(Matthew Shardlake #6) by C.J. Sansom
As Henry VIII lies on his deathbed, an incendiary manuscript threatens to tear his court apart in the new installment of C.J. Sansom’s Shardlake series.
The book is set in the Autumn of 1546. King Henry VIII is slowly, painfully dying. The heresy hunt is still going strong in an Kingdom that seems reluctant to decide whether it wants to isolate itself in religion matters or if it wants to return to the Vatican’s embraces.
The court is split among the traditionalists (Papists) and the pro-reform. The first have recently tried to implicate the current Queen, Henry’s sixth wife the Protestant Catherine Parr, with heresy and failing to do so they have found themselves in the King’s disfavor.
Things seem to be stable for the Queen until her confessional book, Lamentation of a Sinner, is stolen from her chambers. The contents of this book, if brought to the Kings attention, can cast serious doubts of her loyalty and potentially destroy her house and reform supporters. She decides to turn to her faithful, hunchbacked lawyer, Matthew Shardlake, to contain the potentially fatal secret.
Shardlake, although reluctant to get involved once more into political struggles, decides to help the Queen by putting himself and his associates in grave danger.He must uncover the manuscript while dealing with the traditionalist, heretics (Anabaptists) and reformists.
This is the 6th Shardlake novel (my personal favorite series of books) and one of the strongest in terms of plot and suspense! The heresy hunt has created an atmosphere where everyone lives in utter fear of doing something that will be interpreted (or misinterpreted) as blasphemy or heresy. The penalty in such case in the burning at stake! The book starts with Matthew having to witness such an «event» on behalf of his guild. The details are rather gruesome.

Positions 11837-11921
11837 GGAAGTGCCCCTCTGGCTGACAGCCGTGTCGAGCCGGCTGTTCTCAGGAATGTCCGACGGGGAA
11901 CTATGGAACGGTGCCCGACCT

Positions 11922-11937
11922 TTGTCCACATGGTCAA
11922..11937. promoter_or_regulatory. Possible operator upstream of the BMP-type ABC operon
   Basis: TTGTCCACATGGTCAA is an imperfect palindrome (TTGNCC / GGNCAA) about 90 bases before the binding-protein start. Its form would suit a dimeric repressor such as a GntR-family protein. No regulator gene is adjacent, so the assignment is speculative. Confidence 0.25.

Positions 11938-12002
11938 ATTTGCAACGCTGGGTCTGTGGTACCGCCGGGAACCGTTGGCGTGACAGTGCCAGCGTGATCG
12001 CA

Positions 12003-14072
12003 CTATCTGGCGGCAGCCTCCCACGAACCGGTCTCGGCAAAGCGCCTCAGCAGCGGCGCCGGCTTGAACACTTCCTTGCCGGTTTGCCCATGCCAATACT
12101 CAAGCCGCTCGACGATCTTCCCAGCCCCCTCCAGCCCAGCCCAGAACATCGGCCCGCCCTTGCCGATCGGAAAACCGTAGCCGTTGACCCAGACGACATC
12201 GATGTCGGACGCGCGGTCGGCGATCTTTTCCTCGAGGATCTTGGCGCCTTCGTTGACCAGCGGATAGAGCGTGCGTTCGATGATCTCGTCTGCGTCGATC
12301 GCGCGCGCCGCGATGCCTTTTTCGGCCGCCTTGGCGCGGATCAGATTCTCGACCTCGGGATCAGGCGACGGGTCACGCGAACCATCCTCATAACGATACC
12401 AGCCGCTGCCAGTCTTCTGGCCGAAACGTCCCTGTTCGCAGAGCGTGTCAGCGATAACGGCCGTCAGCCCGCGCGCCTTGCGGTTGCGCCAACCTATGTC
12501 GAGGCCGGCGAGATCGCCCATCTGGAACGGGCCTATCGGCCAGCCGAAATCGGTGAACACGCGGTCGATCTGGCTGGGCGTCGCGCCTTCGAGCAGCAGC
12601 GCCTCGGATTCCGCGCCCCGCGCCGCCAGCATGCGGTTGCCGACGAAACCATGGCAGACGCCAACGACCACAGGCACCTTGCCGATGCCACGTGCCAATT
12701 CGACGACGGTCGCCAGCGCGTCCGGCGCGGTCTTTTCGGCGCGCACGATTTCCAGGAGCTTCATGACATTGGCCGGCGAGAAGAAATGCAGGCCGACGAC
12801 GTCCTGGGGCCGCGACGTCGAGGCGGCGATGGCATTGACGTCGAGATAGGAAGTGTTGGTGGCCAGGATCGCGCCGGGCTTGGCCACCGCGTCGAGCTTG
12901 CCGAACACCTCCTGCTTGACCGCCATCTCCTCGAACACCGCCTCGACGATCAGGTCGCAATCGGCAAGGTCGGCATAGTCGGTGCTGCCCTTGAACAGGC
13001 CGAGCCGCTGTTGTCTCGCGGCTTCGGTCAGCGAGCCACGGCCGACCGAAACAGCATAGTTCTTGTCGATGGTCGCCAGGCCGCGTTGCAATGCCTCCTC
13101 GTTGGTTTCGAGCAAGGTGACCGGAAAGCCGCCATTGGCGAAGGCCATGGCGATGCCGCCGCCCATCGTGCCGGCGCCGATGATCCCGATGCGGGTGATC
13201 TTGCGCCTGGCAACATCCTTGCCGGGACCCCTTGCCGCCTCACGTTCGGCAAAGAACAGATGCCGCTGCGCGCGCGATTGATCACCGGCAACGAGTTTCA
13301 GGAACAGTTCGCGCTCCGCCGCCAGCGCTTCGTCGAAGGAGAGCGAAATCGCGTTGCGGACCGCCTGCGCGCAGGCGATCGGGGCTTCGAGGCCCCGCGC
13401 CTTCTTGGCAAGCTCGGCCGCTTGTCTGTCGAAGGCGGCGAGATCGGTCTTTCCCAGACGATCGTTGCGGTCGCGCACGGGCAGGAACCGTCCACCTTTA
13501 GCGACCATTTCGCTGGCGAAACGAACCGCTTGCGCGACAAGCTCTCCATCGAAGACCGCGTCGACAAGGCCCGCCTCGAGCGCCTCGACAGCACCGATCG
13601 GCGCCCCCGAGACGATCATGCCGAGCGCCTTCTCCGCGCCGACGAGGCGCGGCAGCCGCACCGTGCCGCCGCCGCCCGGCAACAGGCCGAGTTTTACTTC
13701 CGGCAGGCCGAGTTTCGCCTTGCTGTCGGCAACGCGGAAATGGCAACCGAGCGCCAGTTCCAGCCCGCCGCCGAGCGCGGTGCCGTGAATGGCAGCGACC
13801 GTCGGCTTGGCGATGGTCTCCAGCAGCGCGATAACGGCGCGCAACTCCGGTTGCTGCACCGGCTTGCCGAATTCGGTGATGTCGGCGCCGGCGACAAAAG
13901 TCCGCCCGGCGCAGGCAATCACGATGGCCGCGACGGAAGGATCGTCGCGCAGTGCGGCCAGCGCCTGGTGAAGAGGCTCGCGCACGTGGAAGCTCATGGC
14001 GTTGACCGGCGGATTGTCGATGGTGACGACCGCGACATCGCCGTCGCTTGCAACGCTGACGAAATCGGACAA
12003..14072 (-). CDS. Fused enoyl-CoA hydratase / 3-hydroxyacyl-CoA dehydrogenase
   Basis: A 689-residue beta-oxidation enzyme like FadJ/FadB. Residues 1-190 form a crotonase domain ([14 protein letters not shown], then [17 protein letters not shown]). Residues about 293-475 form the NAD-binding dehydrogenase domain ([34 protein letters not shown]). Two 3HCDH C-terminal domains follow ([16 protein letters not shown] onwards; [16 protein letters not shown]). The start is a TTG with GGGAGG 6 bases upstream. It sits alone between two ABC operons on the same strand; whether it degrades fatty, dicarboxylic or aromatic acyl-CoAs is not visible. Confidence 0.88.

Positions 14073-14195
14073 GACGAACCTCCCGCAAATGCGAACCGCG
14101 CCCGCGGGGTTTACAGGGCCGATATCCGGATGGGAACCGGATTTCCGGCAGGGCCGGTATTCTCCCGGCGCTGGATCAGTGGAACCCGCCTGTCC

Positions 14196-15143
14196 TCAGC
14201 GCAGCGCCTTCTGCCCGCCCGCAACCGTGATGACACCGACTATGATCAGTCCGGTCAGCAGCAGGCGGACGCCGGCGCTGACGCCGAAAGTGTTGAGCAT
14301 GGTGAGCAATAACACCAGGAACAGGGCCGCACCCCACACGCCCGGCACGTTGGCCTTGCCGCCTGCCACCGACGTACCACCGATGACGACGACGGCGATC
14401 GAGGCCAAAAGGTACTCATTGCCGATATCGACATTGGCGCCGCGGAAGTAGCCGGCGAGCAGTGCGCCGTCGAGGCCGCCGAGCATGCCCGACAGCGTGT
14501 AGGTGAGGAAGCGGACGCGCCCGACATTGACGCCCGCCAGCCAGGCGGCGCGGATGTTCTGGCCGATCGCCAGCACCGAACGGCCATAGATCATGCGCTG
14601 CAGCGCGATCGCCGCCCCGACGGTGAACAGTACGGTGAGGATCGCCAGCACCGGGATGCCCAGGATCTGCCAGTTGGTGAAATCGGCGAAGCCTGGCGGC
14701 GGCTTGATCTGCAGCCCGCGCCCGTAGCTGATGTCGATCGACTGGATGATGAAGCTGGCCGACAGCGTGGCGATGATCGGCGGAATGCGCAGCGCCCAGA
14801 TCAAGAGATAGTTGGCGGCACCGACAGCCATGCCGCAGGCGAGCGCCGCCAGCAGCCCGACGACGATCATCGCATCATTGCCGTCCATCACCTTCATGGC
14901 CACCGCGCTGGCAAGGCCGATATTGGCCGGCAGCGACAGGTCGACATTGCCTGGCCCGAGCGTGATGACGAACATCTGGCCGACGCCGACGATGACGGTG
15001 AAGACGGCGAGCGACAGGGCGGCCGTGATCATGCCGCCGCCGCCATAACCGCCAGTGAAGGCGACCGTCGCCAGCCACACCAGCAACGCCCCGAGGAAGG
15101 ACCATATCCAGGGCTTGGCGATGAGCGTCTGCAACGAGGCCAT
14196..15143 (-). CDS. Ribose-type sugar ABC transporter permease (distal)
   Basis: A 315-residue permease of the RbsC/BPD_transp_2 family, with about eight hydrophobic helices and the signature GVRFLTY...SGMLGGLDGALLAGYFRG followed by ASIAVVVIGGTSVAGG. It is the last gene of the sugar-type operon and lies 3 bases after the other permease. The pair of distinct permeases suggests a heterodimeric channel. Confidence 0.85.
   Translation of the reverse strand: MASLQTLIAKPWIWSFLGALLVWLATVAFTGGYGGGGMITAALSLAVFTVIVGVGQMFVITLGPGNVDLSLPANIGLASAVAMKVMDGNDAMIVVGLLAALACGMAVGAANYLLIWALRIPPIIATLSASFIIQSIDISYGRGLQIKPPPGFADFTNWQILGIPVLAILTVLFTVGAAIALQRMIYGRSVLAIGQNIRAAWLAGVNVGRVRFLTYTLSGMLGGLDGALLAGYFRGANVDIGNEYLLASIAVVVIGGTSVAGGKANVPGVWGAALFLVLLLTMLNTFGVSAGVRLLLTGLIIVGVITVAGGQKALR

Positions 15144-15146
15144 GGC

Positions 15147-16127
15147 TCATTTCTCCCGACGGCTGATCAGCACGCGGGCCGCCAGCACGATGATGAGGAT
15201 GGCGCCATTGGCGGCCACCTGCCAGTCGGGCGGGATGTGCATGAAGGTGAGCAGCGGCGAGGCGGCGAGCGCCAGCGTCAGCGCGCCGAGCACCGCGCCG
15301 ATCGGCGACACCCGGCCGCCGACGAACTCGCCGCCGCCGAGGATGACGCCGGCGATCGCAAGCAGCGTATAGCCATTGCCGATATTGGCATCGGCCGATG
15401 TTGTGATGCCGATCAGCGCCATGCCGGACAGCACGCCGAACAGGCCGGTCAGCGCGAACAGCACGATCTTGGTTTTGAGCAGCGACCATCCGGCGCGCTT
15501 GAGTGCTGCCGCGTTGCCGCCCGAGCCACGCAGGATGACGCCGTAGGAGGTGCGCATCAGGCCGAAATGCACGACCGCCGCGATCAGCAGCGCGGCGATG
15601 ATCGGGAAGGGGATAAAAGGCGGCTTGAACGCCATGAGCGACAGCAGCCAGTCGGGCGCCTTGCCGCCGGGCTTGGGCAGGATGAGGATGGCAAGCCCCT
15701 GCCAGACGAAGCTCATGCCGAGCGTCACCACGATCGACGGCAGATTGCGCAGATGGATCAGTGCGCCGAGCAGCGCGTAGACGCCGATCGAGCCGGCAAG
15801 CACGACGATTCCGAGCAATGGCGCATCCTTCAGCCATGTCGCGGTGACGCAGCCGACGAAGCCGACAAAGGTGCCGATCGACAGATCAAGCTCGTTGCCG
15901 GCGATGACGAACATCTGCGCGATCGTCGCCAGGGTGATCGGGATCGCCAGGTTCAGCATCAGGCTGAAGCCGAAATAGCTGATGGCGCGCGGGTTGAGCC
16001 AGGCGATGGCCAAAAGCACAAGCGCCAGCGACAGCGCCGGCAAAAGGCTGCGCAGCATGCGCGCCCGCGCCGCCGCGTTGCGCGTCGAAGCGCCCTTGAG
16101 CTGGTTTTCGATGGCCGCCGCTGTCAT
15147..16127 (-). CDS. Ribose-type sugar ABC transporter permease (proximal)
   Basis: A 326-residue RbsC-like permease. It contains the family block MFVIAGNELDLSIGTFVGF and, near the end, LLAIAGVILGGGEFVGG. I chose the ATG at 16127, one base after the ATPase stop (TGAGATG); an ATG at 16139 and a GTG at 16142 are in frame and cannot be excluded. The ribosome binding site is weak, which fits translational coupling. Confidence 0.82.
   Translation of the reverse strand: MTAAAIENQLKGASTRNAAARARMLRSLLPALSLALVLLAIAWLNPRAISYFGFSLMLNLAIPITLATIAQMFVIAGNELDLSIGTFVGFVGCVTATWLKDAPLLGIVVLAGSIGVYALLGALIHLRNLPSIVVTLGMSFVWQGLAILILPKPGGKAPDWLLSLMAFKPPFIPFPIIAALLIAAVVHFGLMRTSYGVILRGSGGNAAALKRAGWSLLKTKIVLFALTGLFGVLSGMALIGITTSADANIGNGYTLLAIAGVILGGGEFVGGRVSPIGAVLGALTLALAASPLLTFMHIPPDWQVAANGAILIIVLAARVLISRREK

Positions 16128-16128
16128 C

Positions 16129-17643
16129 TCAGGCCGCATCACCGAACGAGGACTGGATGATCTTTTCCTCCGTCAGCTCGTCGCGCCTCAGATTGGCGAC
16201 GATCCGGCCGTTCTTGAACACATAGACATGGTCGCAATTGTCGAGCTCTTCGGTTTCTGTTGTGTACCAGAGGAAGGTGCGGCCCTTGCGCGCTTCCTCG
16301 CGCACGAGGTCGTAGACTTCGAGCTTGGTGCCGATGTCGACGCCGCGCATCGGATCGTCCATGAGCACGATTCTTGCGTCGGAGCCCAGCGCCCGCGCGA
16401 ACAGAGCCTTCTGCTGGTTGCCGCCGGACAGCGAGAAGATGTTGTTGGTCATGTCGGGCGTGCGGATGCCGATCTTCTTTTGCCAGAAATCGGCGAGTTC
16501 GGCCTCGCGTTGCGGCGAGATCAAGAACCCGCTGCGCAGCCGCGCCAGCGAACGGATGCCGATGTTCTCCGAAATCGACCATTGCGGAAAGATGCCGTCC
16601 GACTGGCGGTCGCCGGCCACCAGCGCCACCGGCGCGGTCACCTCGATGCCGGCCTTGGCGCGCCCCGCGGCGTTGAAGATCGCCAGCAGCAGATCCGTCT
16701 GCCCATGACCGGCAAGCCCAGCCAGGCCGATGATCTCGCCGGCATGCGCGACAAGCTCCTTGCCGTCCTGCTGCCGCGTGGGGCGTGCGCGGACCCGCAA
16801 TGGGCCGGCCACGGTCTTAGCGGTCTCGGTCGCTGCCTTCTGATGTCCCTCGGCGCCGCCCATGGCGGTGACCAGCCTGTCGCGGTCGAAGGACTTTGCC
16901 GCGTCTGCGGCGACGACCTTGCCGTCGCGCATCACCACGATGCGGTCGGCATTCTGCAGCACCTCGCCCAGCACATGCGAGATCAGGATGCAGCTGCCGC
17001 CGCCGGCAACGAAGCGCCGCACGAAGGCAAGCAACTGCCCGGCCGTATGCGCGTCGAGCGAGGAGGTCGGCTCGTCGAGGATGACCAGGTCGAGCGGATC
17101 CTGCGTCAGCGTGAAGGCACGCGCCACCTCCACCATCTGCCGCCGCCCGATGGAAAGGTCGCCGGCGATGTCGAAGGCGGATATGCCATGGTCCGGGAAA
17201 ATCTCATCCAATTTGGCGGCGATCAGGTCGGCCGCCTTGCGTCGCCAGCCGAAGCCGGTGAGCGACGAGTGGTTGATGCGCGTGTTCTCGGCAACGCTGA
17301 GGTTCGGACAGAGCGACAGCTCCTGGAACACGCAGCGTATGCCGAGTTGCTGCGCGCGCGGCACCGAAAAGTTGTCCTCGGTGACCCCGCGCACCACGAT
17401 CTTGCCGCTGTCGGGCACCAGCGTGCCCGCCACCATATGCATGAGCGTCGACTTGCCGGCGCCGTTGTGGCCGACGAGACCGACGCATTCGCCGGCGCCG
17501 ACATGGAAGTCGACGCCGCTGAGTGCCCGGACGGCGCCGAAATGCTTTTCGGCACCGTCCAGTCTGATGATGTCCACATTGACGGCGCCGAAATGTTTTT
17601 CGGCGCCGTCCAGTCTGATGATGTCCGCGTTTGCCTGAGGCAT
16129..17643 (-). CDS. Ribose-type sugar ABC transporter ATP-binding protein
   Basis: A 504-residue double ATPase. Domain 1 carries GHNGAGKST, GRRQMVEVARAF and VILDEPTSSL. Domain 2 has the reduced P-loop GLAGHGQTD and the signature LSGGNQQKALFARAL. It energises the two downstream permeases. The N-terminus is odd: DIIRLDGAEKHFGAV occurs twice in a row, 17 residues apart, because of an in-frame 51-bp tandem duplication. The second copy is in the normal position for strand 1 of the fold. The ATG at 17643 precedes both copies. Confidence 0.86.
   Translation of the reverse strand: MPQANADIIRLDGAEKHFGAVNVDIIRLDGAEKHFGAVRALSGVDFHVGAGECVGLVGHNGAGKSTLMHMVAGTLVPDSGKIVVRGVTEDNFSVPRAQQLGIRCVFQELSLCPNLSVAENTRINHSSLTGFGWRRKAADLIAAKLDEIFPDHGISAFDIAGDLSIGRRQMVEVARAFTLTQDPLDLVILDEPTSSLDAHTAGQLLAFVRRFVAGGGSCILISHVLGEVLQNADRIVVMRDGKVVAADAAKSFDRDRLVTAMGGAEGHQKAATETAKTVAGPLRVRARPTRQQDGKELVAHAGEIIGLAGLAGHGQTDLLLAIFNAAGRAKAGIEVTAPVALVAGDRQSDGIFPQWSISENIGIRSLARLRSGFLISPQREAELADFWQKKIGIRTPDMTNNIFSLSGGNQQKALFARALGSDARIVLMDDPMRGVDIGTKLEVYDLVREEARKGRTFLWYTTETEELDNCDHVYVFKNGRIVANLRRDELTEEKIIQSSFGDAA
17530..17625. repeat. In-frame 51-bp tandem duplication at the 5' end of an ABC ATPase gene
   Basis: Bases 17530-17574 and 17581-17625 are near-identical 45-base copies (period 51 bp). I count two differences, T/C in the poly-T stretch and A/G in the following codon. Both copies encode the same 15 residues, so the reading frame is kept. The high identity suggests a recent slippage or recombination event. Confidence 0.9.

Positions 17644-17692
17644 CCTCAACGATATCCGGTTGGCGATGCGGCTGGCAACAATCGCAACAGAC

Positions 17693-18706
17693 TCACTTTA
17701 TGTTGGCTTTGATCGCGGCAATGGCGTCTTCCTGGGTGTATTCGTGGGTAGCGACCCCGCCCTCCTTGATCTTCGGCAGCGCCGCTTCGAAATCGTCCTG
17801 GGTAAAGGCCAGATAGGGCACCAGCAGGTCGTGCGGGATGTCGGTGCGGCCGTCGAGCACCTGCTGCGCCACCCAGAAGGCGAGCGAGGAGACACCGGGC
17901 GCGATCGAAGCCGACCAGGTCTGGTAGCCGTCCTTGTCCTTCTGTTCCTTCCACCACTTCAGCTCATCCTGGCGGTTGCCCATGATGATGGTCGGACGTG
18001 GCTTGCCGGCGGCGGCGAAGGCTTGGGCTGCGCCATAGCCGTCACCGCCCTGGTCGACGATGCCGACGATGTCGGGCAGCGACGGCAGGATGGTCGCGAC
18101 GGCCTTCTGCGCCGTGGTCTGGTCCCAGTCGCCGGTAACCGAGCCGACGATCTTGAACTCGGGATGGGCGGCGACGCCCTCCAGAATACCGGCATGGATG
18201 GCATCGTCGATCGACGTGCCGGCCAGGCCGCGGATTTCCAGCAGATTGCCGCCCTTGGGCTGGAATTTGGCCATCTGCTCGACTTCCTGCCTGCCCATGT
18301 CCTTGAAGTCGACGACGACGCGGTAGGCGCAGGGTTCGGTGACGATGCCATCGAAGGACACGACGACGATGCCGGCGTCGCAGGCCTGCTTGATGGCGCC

His well established character and that of his associates and enemies make this book a thrilling read. Sansom has the magic touch. His portrayal of an era so long gone is so detailed an vivid that it feels very authentic. For such a large book the chapters get galloped with ease. The hero, who spends his days with the burden of his deformity and has been forced in a life of solace and sadness, is one of the most human and flawed characters I have read. Although he is well established in his profession and has some stature, due to his familiarity with the Queen, he has to suffer constant belittlements from the various officers, dukes, political players and even the court jesters.
The environment in the royal court is one that would strike fear on anyone who has even the common sense. Simply to be seen by the King out of place is equivalent to a possible visit to the Tower of London. The various sympathizers are clattering the halls, like beggars, seeking desperately the patronage of someone important.! Everyone is spying on everyone and even the simplest comment can be responsible for potential misery.